Council candidate Lew Levenson said the council perhaps acted too hastily adopting the new ordinance. He would have considered the matter openly and discussed any unintended consequences before voting.
Shortly after the council’s vote, Mayor Kenny Evans came out in defense of the change, saying impact fees paid for swimming pools would help pay for the pipeline.
Evans estimated it would cost about $40,000 to $50,000 in impact fees to build a swimming pool commercially. He said the town has lost resort developments in the past because of the pool ban. Residentially, would-be pool owners will have to pay an impact fee anywhere from $6,592 to $20,000, depending on the size of the pool. The pool owner will still have to pay monthly water rates to keep the pool full.
So far, only one pool permit has been pulled. The owner is paying the town $3,400 in impact fees and a $300 permit fee.
Carpenter said water conservation is still an important part of Payson’s planning, however, with the town required to pay long-term bonds for the pipeline and treatment plant, “a little more consumption is not a bad thing as it will help retire those bonds.”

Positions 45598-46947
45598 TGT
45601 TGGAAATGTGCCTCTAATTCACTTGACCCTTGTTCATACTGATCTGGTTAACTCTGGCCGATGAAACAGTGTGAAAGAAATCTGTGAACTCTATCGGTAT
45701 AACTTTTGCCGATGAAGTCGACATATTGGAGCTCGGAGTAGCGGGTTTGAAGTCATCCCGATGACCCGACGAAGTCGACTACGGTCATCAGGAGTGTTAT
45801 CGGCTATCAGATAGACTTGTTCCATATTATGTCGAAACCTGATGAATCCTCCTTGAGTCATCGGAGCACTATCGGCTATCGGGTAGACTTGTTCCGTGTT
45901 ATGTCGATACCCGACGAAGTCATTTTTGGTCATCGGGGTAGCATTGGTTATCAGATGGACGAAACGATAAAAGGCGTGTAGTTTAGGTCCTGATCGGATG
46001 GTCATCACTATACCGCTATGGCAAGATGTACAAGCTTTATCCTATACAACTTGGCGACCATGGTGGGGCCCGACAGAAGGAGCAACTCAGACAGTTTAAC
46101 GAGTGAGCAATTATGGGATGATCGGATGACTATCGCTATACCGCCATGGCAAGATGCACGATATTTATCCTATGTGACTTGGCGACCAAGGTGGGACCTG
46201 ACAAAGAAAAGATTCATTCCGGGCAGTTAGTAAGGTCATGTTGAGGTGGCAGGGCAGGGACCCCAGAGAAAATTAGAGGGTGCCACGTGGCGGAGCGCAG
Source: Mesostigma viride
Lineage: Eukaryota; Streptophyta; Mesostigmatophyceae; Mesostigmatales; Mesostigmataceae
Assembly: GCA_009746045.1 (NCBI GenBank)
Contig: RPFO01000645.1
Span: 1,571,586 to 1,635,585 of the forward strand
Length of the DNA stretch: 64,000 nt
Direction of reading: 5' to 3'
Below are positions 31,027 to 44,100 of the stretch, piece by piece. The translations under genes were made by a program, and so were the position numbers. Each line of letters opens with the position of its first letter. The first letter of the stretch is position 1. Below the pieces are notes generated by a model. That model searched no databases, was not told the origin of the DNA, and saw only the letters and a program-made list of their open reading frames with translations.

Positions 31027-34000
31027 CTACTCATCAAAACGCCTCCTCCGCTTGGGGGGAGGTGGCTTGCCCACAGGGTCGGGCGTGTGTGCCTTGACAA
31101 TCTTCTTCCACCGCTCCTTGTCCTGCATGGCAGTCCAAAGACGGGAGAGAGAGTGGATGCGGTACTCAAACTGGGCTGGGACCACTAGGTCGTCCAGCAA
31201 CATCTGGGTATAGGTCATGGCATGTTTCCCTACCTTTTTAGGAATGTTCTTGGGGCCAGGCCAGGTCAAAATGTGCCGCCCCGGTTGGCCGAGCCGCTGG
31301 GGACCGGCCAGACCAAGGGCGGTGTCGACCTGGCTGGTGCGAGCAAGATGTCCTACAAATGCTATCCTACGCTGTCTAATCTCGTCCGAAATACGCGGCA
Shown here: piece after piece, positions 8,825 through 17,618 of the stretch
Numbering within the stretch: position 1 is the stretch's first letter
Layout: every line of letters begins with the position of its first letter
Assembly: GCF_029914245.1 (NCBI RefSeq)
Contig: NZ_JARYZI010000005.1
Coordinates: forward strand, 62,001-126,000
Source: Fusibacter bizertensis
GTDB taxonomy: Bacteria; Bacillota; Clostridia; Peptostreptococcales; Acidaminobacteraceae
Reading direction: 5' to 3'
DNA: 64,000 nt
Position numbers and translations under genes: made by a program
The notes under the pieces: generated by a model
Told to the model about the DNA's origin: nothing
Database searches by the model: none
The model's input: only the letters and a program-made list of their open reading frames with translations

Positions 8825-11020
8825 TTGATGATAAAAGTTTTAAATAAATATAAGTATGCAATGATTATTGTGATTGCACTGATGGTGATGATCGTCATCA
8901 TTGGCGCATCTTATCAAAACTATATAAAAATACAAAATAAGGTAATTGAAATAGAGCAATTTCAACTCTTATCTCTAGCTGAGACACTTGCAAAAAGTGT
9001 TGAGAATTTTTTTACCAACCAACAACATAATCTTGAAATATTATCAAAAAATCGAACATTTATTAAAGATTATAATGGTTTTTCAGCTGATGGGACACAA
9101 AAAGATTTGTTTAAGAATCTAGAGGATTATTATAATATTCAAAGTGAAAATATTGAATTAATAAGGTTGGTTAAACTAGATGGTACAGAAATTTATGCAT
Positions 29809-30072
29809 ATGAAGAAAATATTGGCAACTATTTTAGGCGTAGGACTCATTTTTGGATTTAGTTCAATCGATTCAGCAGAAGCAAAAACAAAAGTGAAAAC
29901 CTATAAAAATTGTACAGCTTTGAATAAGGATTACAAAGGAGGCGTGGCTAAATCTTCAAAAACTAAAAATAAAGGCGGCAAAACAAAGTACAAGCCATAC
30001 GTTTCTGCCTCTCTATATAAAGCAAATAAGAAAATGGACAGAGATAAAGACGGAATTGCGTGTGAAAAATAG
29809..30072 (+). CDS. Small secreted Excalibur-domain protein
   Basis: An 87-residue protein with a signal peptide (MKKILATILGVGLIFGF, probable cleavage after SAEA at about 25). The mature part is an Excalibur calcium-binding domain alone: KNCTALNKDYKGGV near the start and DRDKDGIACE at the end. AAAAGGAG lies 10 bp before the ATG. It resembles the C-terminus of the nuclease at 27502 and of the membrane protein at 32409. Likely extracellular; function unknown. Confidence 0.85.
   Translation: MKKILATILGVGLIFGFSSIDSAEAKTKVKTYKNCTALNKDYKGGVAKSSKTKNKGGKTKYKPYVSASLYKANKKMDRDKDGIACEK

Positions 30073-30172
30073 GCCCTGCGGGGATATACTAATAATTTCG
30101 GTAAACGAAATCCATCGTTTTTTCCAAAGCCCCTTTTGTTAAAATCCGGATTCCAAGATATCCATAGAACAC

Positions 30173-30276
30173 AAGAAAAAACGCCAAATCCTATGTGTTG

But with just one pool permit so far, Brown said the impact fee from it is a drop in the bucket to cover the cost of the pipeline.
“My point is, in my mind, this move was not good for Payson and its efforts to conserve water,” she said.
Connell said as long as a business or resident follows all requirements, they should be allowed to build a pool.
Blair said he doesn’t understand why anyone would want to build a pool in Payson anyway considering their cost, maintenance and danger.